It's no longer news that our data is for sale. Data brokers often use online browsing records to create digital consumer profiles that are then sold to marketers as pre-defined audiences for targeted advertising.
It is often assumed that the tools used to analyze and categorize customer data are so sophisticated that marketers can reliably fine-tune messaging and targeting. But new research from the INFORMS journal Marketing Science has revealed that the process for creating those digital profiles may not be as reliable as many may assume.
The study, to be published in the November edition of the INFORMS journal Marketing Science, is titled "Frontiers: How Effective Is Third-Party Consumer Profiling? Evidence from Field Studies." It is authored by Nico Neumann of Melbourne Business School, Catherine Tucker of MIT and the National Bureau of Economic Research, and Timothy Whitfield of Burst SMS in Australia.
The researchers examined two basic demographic attributes (age and gender), and three distinct Internet user interest areas (sports, travel and fitness). They analyzed data from more than 19 different data brokers, which resulted in more than 90 validated digital audiences of Internet users. And they conducted three distinct field tests.
"In general, the process which underlies the creation of user profiles and segments for targeting is a `black box,' which creates challenges for understanding the reliability and the accuracy of digital profiles" said Tucker. "Furthermore, advertisers have little chance of assessing how accurate the profiles they are buying are.
"In our first field test, we ran an online campaign in much the same way as an advertiser would run a campaign and assessed whether the ad was seen by the requested demographic segment," said Tim Whitfield. "In our second field test, we narrowed our focus and looked directly at whether data brokers are able to accurately determine the age and gender of a specific pair of eyeballs. And in our third field test, we extended our data quality assessment from demographics to audience-interest segments."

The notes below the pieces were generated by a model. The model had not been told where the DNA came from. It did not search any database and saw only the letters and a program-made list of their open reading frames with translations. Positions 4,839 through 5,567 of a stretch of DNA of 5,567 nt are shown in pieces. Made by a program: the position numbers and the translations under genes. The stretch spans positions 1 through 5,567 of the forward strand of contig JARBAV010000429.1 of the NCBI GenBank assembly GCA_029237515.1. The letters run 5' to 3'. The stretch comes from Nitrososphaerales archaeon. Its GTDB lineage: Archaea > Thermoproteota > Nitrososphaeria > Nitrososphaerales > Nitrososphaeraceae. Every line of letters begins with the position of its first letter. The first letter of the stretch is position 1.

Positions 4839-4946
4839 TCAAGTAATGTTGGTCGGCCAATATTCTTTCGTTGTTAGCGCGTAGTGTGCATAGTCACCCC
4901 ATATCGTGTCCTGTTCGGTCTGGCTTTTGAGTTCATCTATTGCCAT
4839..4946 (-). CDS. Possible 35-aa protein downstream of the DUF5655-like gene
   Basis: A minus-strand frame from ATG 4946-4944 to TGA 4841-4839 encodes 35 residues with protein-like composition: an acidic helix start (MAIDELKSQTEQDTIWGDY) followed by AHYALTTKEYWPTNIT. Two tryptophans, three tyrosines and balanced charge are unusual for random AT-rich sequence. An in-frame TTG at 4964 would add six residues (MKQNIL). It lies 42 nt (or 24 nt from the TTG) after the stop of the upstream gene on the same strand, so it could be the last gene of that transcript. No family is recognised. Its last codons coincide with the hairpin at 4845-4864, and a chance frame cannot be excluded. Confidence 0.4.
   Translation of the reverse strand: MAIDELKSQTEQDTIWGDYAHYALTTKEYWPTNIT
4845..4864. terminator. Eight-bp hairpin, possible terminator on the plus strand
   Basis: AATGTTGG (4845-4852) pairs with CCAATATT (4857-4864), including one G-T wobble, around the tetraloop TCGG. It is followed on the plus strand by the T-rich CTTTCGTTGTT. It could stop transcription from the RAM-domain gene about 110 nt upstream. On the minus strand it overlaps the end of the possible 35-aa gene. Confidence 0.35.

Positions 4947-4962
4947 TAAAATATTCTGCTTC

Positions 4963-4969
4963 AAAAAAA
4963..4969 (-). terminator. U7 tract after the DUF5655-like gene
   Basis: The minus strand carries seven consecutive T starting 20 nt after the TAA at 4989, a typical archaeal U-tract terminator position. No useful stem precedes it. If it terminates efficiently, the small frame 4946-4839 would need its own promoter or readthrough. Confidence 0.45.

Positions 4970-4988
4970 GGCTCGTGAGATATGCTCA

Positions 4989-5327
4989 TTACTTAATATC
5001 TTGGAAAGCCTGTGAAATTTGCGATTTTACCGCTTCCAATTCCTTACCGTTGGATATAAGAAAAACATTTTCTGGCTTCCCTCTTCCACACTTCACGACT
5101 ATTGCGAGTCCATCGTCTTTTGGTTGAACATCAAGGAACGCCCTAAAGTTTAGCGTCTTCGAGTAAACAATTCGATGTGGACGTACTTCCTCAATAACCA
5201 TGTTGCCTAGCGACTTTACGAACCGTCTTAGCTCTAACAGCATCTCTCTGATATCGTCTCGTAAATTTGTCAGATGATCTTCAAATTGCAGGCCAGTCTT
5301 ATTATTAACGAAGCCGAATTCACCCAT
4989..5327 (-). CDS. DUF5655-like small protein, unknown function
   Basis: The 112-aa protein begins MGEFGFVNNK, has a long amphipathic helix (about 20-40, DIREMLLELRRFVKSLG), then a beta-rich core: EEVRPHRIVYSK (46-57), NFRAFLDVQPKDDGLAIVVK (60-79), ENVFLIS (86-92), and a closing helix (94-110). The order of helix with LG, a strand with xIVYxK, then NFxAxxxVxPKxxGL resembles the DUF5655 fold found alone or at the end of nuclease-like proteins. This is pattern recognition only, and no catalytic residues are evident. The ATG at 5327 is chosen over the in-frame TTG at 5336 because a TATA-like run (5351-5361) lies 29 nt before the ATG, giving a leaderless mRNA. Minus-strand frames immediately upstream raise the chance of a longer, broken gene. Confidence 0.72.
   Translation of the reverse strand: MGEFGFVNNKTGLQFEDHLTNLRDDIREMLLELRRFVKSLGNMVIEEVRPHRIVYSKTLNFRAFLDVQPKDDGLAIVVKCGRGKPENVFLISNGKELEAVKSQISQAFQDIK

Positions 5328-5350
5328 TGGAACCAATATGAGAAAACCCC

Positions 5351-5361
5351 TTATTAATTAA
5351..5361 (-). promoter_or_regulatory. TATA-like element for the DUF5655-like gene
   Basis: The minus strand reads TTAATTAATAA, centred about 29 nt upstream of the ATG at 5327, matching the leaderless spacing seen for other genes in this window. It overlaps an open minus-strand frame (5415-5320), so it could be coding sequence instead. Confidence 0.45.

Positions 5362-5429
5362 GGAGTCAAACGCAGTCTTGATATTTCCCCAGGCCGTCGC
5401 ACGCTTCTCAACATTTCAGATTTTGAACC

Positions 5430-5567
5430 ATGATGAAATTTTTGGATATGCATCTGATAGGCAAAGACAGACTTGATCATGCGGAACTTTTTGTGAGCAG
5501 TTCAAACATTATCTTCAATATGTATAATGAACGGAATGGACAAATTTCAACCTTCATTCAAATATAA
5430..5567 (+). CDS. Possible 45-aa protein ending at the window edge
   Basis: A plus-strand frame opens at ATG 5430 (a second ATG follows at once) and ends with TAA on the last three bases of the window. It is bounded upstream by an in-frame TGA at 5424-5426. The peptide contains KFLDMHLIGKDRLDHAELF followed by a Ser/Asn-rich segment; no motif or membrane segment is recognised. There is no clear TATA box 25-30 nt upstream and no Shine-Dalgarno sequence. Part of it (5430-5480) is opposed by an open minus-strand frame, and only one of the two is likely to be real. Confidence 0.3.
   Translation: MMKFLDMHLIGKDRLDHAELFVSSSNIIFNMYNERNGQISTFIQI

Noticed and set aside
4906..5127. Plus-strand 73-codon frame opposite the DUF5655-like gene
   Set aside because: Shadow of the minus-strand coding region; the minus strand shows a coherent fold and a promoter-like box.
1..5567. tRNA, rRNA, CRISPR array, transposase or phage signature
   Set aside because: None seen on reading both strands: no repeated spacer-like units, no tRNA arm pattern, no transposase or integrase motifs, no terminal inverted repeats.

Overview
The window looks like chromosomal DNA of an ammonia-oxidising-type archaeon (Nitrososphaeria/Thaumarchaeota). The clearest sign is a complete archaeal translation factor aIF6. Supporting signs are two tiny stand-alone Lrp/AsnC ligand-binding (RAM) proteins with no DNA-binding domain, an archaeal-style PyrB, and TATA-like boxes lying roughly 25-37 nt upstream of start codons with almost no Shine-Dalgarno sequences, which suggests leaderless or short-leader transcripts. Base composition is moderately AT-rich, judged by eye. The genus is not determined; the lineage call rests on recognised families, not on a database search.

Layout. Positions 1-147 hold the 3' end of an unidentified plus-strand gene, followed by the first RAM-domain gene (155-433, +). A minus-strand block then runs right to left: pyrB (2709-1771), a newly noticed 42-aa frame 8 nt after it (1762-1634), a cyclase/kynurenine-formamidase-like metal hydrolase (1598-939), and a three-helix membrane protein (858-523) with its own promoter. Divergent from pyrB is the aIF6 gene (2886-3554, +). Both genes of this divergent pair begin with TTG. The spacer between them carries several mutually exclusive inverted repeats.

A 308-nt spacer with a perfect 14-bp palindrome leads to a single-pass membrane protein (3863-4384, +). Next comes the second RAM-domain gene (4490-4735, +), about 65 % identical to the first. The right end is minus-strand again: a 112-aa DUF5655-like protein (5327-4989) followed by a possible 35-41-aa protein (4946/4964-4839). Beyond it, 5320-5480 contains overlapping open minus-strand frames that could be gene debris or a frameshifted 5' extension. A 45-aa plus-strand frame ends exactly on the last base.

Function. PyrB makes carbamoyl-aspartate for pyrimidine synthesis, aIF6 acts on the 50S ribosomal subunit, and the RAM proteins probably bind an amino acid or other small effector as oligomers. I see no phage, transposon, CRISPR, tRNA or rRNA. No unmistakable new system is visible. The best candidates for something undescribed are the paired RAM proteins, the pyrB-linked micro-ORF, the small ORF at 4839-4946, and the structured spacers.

"In our first field test, we found that our ad was shown to the right demographic segment 59 percent of the time," said Neumann. "In our second field test, we found that data brokers basically were able to identify gender about the same as random chance. The third field test revealed that the accuracy of interest-based audiences is higher (72.8 -87.4 percent on average). However, this greater classification percentage seemed rather linked to the fact that the tested attributes occur very often in the population—for example there are many people who like sports in Australia and the US, so identifying someone who is interested in sports is not that hard. "The relative improvement of using audience data versus randomly picking people is still overall disappointing across all our tests", added Neumann.
The three studies combined illustrate that it is important to consider the costs and benefits of using audience data for ad targeting. Because audience data leads to large extra expense, it may not provide a useful business case for every situation relative to untargeted advertising. For example, the average extra costs for display ad targeting based on purchased audience data are around 151%. However, in a best-case scenario the relative improvement in finding the right customer was only 123% (when comparing audience targeting versus random people selection).
However, the business case depends on the individual organization's expertise and technology costs, the selected data brokers and media used. In particular, more expensive media (e.g. video advertising) is much more likely to result in positive benefit-cost trade-offs for the use of audience information purchased from data brokers.
Journal information: Marketing Science